Britain's ailing economy was far closer to escaping recession in the third quarter of the year than previously thought, official data revealed yesterday, raising hopes there will be a return to growth in the fourth quarter of the year.
The new information will also give Alistair Darling, the Chancellor, greater room for a more upbeat assessment of the economy when he presents the pre-Budget report on Wednesday.
There was widespread shock in October when the Office for National Statistics (ONS) said the UK economy had shrunk by 0.4 per cent over the three months to the end of September. Economists had predicted positive growth for the quarter. Last month, the ONS revised its estimate of the third-quarter decline to 0.3 per cent, but yesterday released new data suggesting a much bigger correction was necessary.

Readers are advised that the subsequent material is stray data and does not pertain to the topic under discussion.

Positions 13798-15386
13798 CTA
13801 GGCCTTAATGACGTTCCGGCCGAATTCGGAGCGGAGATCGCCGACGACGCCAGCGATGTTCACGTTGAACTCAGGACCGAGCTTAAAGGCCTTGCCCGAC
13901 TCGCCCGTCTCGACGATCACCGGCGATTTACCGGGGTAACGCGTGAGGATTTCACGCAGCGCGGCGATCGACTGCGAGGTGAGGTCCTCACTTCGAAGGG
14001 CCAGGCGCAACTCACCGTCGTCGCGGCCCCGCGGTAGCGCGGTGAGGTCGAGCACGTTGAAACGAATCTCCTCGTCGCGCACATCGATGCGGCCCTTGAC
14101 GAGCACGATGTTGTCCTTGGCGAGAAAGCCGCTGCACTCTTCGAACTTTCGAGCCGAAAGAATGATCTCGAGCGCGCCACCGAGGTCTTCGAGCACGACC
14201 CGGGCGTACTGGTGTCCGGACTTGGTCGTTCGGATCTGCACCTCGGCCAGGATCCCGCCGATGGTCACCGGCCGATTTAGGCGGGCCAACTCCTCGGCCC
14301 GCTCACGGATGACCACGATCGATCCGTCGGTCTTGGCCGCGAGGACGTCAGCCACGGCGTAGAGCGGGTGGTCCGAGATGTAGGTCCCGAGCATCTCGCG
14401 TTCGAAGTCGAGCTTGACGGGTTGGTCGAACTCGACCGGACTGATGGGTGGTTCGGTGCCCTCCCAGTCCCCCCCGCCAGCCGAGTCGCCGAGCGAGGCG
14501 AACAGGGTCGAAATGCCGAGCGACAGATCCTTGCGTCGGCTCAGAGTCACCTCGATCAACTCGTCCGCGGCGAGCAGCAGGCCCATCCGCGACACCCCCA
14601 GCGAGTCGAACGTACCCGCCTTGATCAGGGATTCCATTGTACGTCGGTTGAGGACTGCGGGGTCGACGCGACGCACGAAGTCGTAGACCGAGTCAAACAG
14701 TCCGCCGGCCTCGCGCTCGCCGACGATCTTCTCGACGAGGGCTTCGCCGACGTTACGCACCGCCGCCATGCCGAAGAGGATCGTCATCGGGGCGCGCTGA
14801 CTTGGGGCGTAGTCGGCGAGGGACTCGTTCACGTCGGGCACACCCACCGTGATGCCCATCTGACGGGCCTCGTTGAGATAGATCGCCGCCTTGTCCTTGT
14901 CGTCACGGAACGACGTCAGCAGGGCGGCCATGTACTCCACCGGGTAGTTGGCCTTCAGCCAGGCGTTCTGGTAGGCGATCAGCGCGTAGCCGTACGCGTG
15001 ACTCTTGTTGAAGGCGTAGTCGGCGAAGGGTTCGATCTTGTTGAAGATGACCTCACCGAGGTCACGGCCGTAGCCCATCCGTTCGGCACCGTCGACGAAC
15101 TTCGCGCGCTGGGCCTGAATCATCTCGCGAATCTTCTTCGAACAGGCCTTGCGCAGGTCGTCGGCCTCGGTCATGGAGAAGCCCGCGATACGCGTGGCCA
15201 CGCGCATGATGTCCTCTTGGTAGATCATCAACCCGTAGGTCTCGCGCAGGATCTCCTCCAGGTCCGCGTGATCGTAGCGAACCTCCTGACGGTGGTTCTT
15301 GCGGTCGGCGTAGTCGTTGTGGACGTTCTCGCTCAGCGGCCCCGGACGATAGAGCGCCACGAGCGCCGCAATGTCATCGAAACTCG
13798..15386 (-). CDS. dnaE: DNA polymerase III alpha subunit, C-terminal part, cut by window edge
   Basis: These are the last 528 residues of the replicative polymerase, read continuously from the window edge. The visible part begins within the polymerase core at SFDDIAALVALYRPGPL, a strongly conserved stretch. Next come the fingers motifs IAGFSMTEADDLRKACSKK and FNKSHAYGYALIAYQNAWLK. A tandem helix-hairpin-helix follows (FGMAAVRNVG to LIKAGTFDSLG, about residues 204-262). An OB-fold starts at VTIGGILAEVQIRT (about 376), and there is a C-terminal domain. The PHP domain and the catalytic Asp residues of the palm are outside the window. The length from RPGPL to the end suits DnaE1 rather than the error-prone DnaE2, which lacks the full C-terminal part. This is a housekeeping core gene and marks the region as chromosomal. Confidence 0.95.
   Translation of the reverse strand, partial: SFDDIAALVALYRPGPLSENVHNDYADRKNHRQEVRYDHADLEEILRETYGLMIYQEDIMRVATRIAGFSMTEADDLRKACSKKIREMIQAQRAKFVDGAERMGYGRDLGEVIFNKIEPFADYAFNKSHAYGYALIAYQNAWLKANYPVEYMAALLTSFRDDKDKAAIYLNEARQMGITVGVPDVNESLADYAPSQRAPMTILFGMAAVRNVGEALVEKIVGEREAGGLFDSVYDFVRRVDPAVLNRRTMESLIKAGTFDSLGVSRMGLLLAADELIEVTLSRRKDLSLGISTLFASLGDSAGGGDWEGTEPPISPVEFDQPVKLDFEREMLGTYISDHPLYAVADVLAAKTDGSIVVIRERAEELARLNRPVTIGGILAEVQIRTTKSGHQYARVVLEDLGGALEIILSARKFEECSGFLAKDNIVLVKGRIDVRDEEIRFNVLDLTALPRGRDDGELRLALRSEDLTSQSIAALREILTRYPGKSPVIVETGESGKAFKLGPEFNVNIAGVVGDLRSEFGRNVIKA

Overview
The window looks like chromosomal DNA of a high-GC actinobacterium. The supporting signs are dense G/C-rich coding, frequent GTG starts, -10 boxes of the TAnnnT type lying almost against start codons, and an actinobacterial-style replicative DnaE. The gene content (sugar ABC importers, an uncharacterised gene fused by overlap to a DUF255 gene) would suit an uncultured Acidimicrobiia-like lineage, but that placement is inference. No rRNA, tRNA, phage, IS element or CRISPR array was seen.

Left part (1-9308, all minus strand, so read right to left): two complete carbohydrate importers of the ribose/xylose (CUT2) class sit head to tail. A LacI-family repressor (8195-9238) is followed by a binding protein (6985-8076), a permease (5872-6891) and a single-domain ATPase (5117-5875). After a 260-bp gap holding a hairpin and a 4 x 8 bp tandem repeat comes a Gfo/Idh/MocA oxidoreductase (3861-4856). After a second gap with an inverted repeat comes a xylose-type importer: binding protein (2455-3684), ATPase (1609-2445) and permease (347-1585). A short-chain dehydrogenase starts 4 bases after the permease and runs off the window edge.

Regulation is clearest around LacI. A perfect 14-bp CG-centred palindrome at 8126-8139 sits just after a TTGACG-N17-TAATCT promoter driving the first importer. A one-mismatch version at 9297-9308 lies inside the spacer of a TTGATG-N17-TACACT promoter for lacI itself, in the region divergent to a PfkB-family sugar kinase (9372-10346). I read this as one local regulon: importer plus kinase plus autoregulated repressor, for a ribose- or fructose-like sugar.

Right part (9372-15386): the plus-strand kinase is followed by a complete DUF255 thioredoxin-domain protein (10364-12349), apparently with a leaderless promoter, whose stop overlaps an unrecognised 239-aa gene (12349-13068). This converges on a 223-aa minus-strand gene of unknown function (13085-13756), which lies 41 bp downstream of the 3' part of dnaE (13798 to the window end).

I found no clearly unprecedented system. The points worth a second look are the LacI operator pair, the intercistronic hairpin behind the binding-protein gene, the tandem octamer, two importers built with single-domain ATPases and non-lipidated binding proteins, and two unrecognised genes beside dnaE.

The ONS said the construction industry had actually expanded by 2.0 per cent in the third quarter of the year, having previously estimated a decline of 1.1 per cent. While construction is a relatively small part of the economy, the revision was so dramatic that it has had a sizeable effect on the ONS's view of the overall performance of the UK during the third quarter, which it now thinks shrunk by just 0.1 per cent.
Further revisions to the GDP data are still possible between now and 22 December, when the ONS publishes its final third-quarter figure. In theory, if it is forced to revise up its estimates of growth in other sectors, it may even announce that the UK did emerge from recession during the third quarter of the year after all.
That would represent an early Christmas present for Mr Darling, who has faced attacks over his handling of the recession. The Chancellor's embarrassment about the UK's failure to emerge from decline was compounded by the fact that all of the world's leading economies have returned to growth.Reuse content